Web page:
LogoSophia

3. Focus on Sophia’s professors: Declan O’Byrne

“How to speak of God, who is and remains mystery?”

 

Raised in the Irish capital, and following his degree in the University of Dublin, Declan O’Byrne achieved his teaching License in Systematic Theology at the Milltown Pontifical Athanaeum and his Doctorate at the Dublin City University. He currently teaches in the Department of Trinitarian Ontology at Sophia.

 

What do you teach in Sophia?

 

I currently teach part two of the course in “Fundamental Theology,” focusing on the figure of Jesus of Nazareth, firstly seen as a historical figure and then, through important texts of the New Testament, in the light of the Resurrection. The other course I teach, with Fabio Dipalma, is called “Contextual perspectives in Trinitarian Anthropology,” which in which we reflect on the present-day cultural situation as the place for a deeper understanding of the heart of the Christian vision. In spring I will teach a third course in Christology.

 

What made you specialise in Theology?

 

During the first years of my studies, I did not at all consider this possibility. I had studied Literature and Philosophy, and only a few years later I started studying Theology. The more I studied, the more I became aware of the richness of theological discourse, which  – in the end – attempts to say the unsayable. A great challenge indeed! How can we speak about God who is and remains mystery? What interested me most is the fact that Christian Theology bases itself on the life of a particular person, Jesus, who, precisely as human, lives God’s life in our conditions of time and space. The central narrative of Christianity says that the ineffable God became a specific person, and we – particular men and women – can take part in God’s life through him. This is why I was oriented towards the study of Christology in its Trinitarian dimensions.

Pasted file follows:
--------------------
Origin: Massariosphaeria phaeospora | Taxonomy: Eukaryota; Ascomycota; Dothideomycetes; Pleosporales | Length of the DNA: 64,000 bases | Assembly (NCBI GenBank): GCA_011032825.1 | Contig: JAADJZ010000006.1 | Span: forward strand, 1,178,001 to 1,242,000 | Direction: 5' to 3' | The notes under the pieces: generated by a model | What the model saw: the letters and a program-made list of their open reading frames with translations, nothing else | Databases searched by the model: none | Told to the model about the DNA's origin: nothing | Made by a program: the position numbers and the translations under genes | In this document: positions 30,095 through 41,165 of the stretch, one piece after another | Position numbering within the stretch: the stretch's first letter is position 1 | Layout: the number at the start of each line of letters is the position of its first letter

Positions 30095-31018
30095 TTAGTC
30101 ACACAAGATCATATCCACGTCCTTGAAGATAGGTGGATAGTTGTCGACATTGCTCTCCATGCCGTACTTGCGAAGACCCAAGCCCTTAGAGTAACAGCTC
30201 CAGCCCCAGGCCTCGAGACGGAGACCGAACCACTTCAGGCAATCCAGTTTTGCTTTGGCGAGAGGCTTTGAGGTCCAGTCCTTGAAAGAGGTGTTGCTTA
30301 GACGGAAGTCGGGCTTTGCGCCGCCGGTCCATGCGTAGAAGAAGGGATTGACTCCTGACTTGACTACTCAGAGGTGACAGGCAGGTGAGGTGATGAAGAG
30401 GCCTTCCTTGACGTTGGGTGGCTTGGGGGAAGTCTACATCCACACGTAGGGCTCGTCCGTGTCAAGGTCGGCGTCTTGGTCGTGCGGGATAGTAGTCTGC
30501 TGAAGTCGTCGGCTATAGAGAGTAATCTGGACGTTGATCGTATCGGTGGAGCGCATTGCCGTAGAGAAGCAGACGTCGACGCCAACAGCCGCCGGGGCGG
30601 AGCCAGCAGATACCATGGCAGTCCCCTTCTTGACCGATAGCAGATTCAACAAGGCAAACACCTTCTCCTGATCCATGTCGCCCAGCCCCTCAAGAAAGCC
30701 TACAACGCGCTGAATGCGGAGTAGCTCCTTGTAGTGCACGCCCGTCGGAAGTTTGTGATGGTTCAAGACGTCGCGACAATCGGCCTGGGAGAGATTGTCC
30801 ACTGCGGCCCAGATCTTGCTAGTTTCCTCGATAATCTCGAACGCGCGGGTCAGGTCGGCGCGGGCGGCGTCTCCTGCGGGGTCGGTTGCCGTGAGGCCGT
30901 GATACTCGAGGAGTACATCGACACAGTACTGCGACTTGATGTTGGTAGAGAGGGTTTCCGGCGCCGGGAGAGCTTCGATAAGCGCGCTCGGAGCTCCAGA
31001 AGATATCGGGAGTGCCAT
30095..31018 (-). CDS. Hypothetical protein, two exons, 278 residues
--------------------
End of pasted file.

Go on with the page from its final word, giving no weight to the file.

What does teaching represent for you? And why did you choose to teach at Sophia?

 

Teaching is a fantastic challenge! I would say that for me it means placing myself in the shoes of the students who are starting out on their path, and trying to imagine what they would need to build their own learning pathway regarding a theme which cannot be expressed in simple formulas. Teaching Theology for me means helping the students to pose the ever better questions that open us to the mystery, rather than giving pre-packaged answers that risk closing us to it.

Before coming to Sophia I taught in Ireland and Kenya. The teaching experience in Sophia is rather particular, since we not only cater to those who have to specialise in a given subject, but also to those coming from other disciplines. Therefore, we do not have to delve into all the details, but help glimpse other modes and resources of thought. Sophia offers a very rich environment for this study because here intellectual research is joined with daily life and both of these together are the essence of its curriculum. Life and thought enrich one another. I believe that this is the reason Sophia is a really special place, and is stimulating for both students and teachers. 

 

Do you think that it is important for young students who will become architects, economists, engineers, to study your subjects?

 

In a culture that has roots in the Christian faith, both those who profess to be Christian or without a religious belief often have the impression to have already understood most of what they need to know about God or Christ.  In this context, it seems to me that the starting point is to rediscover the meaning of the mystery and the limits, not only of our knowledge, but also of our concepts regarding a God who is by definition, boundless. We cannot delimit God within the confines of our knowledge, since in doing so he would no longer be God. The vital task of theology is thus to keep our minds open to the ever greater dimensions not only of God but also of our life in contact with God.

 

In studying theology, a person who wants to become an economist or engineer, has the chance to open his/her heart and mind to greater horizons, not only to the mystery of God but also to the men and women of our time, to history and the future. I believe that this open mentality towards the “plus” factor of human life can offer incentives to develop new perspectives, taking care not to attempt  any direct deductions, since every discipline has its own focus and methods which need to be profoundly respected. But theological studies can give a valuable contribution.

 

Text and photo by: Luigi Butori

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